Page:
Why should our numbers/estimates be believed? For two reasons: the mean income of our constructed distribution matches the mean income as obtained from national accounts (this is by construction!). Second, and more importantly, official tax receipts for each of the years 2011/12 to 2015/16 broadly matches (within 10 percent)  the receipts obtained via our synthetic distribution. Note that compliance rates are estimated via the number of official taxpayers (MOF data, 2013/14) and the taxpayers as per the constructed distribution.
There are significant gains for all workers in the new system. A person earning Rs. 4 lacs has her tax liability reduced by 35 %; for those earning Rs. 8 lacs, the tax liability is reduced by 20 %, and for those earning Rs. 16 lacs, the reduction is 27 %. A minimum set of compliance changes assumed by us are as follows: all compliance in the new tax regime is estimated to be 40 percent.

With this change in compliance, the new system will still entail a loss of Rs. 640 billion. This will still mean that only 4 out of 10 workers actually pay taxes in India. In the US, 85 of every 100 people pay taxes. We will still have a very long way to go – but we can begin to get there!
This loss can be made up either by another few percentage points increase in compliance (even with the reduced tax rates, we are assuming only a 40 % compliance rate) or by removing all budgeted tax incentives. In 2015-16, total incentives for tax payers was Rs. 550 billion, with Section 80C (mutual fund investments for rich taxpayers!) accounting for a fat Rs. 450 billion. There is no need for this payment to the rich in the new system – hence, removal of this exemption, is able to reduce the tax loss in the new system to practically zero; actually, a small loss of 90 billion.

What remains is the financing of the NIT. As outlined above, the cost of NIT is Rs. 1.7 lakh crores. If NIT is part of official tax policy, then there seems to be precious little need for anti-poverty programs like PDS or NREGA. These programs are not only costly, but also involve a lot of corruption -as most analysts (and us), and politicians, have pointed out over the years. Starting with Rajiv Gandhi, who in 1985 stated that only 15 % of the money meant for the poor actually reached the poor! Currently, total expenditure on these two wasteful programs is Rs. 1.75 lakh crores. If the government decides to eliminate other in the name of the poor (but not benefitting the poor) programs, then the net income transfer (NIT), per worker, can be increased.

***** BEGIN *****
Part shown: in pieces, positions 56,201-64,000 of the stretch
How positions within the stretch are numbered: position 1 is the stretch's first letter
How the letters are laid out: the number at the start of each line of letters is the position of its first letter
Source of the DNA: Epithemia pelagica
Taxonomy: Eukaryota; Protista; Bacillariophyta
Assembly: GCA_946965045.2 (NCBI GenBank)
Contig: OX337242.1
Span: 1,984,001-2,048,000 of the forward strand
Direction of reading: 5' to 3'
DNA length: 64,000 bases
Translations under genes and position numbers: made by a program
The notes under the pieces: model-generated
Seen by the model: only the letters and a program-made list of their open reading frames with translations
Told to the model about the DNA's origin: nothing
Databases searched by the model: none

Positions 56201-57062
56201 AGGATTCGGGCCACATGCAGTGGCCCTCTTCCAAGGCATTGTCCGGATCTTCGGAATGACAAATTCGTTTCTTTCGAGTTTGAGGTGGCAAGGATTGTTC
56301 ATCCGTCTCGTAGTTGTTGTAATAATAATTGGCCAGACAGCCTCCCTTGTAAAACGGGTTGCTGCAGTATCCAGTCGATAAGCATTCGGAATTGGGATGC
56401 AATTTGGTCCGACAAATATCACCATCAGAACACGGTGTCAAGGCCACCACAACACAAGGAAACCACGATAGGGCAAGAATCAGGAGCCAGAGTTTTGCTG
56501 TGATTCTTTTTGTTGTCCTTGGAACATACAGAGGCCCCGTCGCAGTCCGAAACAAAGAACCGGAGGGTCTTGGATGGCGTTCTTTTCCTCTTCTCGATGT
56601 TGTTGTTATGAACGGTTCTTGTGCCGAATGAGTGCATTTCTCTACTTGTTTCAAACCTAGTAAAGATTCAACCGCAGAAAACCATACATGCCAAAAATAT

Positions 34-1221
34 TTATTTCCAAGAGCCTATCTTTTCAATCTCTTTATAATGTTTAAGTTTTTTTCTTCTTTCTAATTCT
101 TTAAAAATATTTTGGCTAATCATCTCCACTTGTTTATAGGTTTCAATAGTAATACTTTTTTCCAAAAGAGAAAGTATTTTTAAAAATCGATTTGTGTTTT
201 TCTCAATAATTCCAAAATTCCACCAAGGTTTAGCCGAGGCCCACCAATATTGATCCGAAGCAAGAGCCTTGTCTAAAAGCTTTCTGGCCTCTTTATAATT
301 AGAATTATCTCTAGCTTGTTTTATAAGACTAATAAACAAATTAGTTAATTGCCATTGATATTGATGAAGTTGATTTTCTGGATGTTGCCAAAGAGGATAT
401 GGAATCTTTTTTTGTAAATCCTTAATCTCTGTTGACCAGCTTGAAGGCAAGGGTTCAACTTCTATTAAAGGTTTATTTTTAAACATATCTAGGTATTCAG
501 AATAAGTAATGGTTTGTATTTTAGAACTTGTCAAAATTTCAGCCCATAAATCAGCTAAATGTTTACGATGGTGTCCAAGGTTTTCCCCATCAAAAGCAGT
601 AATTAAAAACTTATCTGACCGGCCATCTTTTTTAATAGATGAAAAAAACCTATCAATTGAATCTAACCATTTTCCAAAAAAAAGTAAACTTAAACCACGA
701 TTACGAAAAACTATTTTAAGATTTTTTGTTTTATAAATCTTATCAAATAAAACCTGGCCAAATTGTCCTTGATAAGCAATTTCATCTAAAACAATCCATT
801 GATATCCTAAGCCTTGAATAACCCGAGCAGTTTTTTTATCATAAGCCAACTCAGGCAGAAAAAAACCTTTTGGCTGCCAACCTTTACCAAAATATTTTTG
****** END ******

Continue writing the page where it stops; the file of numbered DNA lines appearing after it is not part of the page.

With the adoption of this new thinking, and new anti-poverty policies, absolute poverty will be zero in India, and according to a much higher poverty line. And with no extra cost. The only assumption we are making in the tax reform is that tax compliance rates have to increase to 40 percent. The de-monetization policy has provided the stick for increased tax compliance – our proposed policy provides a much needed carrot.

Revenue Neutral - a Two (10 & 20 %) Income Tax Policy
Existing Tax
New Tax
Reduction in Tax Paid
Number of Workers
Revenue Loss
With Greater Compliance
(in lacs)
(At upper end of range)
(in per cent)
(in million)
(per worker)
(in billions)
(in billions)

3 - 4
4 - 8
8 - 16
> 16


Note: Proposed Tax Rates : 0-3 lacs : No Tax; 3-6 lacs: 10%; and above 6 lacs: 20%; average income >16 lacs estimated to be Rs. 28 lacs
1. Reduction = 100 x ("Existing Tax" - "New Tax")/"Existing Tax"
2. Total Loss = Number of Workers x Average Loss per worker
3. Tax revenue loss with greater compliance has been calculated with compliance increase of 10 % points for ranges 3-4 lacs and 4-8 lacs, while a compliance increase of 20 % points for the range 8 -16 lacs and 16 lacs & above.
A version of this article appeared in the  Indian Express, of  January 19, 2017 under the banner, " Taxing your way to popularity."